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Tiger Woods Takes Break from Golf

Tiger Woods, the top-ranked golfer in the world, announced on his Web site Friday that he would be taking an "indefinite break" from professional golf to focus on his family, the New York Times reported.

The announcement came after he crashed his SUV outside of his Florida home on Nov. 27, which led to a wave of reports of marital infidelities with multiple women.

In the announcement, Woods admitted to his infidelity, and said that he was aware of the pain and disappointment he had caused his family and his fans, the Wall Street Journal reported.

According to the New York Times, Woods' break from golf will deeply affect the sport of golf, as well his relations with sponsors and businesses, who pay him hundreds of millions of dollars a year to endorse their products and build their brands.

However, many of Woods' major sponsors, like Nike and EA, support Woods' decision and intend to continue business relationships, the Wall Street Journal reported.


NIH Approves New Stem Cell Lines to Research

The National Institutes of Health said Wednesday that it approved 13 human embryonic stem cell lines for use by federally financed researchers, The Wall Street Journal reported.

The approval followed President Barack Obama's decision to lift restrictions on federal funding for embryonic stem cell research, which President George W. Bush had implemented.

Embryonic stem cells show potential for treating various diseases, because they can develop into many types of tissue. However, actual use of the stem cells has yet to be approved.

Rockefeller University in New York City developed two of the stem cell lines while the Children's Hospital in Boston developed the other 11. The NIH is reviewing 96 lines, some of which may be approved by Friday.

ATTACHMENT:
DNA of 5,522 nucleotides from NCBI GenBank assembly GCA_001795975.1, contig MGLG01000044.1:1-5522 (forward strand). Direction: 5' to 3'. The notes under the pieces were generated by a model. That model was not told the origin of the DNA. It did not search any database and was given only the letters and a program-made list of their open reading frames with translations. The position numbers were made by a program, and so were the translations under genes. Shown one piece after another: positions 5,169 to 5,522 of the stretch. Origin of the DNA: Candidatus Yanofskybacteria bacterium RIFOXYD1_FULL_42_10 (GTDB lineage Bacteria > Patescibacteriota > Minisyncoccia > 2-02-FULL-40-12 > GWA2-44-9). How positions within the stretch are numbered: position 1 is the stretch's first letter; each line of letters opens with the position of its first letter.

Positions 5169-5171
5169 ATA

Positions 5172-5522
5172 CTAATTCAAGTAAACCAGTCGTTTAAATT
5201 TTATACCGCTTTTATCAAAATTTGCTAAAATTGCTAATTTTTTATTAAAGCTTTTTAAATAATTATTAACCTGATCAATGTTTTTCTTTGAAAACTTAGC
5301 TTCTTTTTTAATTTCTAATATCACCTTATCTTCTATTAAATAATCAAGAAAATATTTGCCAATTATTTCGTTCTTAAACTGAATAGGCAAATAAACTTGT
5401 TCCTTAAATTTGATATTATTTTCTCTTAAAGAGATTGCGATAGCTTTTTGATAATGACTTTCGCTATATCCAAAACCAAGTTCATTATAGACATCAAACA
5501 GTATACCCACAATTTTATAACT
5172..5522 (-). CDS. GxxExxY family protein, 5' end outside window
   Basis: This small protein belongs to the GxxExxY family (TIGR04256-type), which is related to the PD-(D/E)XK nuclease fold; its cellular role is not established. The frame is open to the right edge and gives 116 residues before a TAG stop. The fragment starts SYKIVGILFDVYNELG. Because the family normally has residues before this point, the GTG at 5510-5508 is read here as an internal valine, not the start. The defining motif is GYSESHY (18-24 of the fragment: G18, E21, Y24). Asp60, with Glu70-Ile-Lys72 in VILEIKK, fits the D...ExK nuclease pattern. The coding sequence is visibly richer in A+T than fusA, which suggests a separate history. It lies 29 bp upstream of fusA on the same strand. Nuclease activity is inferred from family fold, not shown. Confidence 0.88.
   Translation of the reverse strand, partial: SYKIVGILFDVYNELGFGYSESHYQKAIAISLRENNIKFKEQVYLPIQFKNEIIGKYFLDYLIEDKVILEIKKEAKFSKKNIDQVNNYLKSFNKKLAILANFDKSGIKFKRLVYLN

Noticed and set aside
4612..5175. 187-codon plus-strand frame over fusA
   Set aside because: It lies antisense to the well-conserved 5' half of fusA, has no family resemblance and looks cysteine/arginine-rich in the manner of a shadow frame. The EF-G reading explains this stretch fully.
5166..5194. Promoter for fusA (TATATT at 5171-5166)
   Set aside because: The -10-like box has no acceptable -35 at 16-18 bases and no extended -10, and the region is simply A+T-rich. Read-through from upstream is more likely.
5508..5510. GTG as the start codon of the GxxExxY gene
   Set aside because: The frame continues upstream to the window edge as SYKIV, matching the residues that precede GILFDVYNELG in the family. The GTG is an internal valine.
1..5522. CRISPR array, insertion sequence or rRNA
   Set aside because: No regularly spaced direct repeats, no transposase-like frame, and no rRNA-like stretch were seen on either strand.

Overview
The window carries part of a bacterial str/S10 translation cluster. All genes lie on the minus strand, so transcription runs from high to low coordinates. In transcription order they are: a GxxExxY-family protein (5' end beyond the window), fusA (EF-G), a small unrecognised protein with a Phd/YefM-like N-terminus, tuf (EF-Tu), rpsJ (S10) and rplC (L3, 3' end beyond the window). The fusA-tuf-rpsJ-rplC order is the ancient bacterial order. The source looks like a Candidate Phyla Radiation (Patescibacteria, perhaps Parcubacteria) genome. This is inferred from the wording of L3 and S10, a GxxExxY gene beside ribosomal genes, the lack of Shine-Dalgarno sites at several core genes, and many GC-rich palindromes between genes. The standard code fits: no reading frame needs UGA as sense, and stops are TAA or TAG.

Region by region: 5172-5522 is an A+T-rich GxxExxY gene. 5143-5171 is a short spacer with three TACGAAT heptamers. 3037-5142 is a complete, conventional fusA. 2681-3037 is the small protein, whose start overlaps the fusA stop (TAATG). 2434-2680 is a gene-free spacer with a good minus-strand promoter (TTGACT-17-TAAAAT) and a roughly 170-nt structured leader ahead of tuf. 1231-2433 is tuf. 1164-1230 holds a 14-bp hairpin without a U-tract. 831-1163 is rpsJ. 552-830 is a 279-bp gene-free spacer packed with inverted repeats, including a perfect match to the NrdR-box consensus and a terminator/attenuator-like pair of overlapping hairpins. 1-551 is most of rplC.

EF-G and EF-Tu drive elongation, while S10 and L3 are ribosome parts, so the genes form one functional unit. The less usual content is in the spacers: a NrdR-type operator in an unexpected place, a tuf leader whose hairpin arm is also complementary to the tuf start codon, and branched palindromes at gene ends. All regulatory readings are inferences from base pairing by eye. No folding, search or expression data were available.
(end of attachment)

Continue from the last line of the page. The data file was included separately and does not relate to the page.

The New York Times reported that opponents of embryonic stem cell research said that researchers should focus on adult cells, which could be reprogrammed to the embryonic state.

Though adult cells induced into the embryonic stage are very similar to actual embryonic stem cells, they are not identical and are riskier to use. The adult cell may turn on its defenses when being forced into the embryonic stage and will be useless to researchers.

Water Found on the Moon

Scientists from the National Aeronautics and Space Administration (NASA) said Friday that they had discovered large amounts of water on the moon, a place which had always seemed too dry and barren to be habitable.

For awhile now experts have suspected that there was water on the moon due to the presence of large amounts of hydrogen at the moon's poles. Confirmation came from data collected by two NASA spacecraft that intentionally collided into a lunar crater.

The crash unleashed at least 25 gallons of water during the impact, but scientists believed that there was more, the New York Times reported.

Water on the moon allows lunar scientists to further research the history of the solar system by exploring the source of the water and its distribution on the moon. Scientists said that possible sources of water included the moon, comets, Earth, or solar wind.

These discoveries make human exploration of the moon even more possible, because the water could be used to generate oxygen, The Wall Street Journal reported. It could also be another source of drinking water, and it could be used to make rocket fuel.



6 Shot and 1 Dead in Orlando Shooting

A former office worker was arrested in Orlando, Fla. Friday when he allegedly fatally shot one person and wounded five others, the Wall Street Journal reported.

The suspect, Jason Rodriguez, 40, was arrested two hours after allegedly opening fire at the offices of Reynolds Smith & Hill, an engineering firm where he had worked for nearly a year before he was fired.

Authorities said that Rodriguez had begun to shoot randomly at his former workplace, killing one person while five others were hospitalized.

When arrested, Rodriguez told reporters that he was "angry" for being fired from his job.

The shooting occurred a day after the massacre at Fort Hood, a military base in Texas, the New York Times reported.

Obama Lifts U.S. Ban on Entry for those with HIV

On Friday President Obama announced the end of a ban on travel to the United States by people infected by the HIV virus.

A rule lifting the ban would be published on Monday and would become effective after a 60-day waiting period, the New York Times reported. 

The United States is one of a dozen countries that restrict entry to travelers based on their HIV status. The ban has been active for 22 years, but will be lifted after the new year, msnbc.com reported.